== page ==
After challenging freezes at the beginning of the growing season, Loudoun’s vineyards are looking forward to a bountiful harvest in the coming weeks. As the white grapes pump and sweeten in their final growth stage, the threat of heavy rain from former Hurricane Laura and predictions of more storms next week have growers on alert.
Having the vines take up too much water at harvest time can dilute sugar levels or even cause the grapes to swell and split. High winds also could be damaging to the crop.
The remnants of Laura are expected to pass through Loudoun on Saturday.
At the vineyards, managers are closely monitoring sugar levels and hoping for a little more time to let the early grapes ripen to perfection.
Bozzo Family Vineyards Proprietor Steve Bozzo said on Wednesday it was too soon to make a decision on picking early, since Laura’s path and intensity when it hits Northern Virginia wasn’t yet clear. He said he might harvest Chardonnay/Viognier if the region is expected to get heavy amounts of rain.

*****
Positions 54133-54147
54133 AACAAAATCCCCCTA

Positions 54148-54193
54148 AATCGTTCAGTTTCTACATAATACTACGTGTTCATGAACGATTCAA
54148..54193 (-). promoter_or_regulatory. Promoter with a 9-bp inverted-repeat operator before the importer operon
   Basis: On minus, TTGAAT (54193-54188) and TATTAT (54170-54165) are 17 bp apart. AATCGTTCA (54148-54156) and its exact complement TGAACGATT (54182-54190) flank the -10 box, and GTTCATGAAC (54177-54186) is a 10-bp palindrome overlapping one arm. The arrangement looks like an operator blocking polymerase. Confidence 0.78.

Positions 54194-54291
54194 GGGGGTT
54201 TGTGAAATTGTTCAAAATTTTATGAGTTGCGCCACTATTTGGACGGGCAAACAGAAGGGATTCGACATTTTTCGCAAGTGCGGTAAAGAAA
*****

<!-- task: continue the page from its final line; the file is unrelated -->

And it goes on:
Bozzo said picking too soon to avoid rain could produce fruit that is lower in sugar, higher in acid levels, and contains alcohol and other adverse characteristics. If picked too soon, white grapes could be greener and more bitter. Bozzo said that while some of those deficiencies can be corrected somewhat during fermentation, he prefers dealing with ripe grapes.
Breaux Vineyards General Manager Jennifer Breaux said she’s anywhere from a few days to two weeks away from harvesting her white grapes. She said her team is always watching the weather patterns. If an extreme amount of rain is expected to come in this weekend, she said her team would go ahead and harvest the fruit, which, she said, “is impeccable” because it’s disease-free this year, which has been relatively dryer than years past—an atmosphere highly conducive to growing grapes.
Diane Canney, the co-owner of Sunset Hills Vineyard, said she and her team are watching Laura’s path. She noted Sunset Hills has an advantage when it comes to situations like the one Laura is presenting now. That’s because the winery grows grapes at five different locations around the region, some of which are in higher elevations and others that are on steep slopes—meaning even in a prolonged downpour their grapes are a bit safer from saturation than others.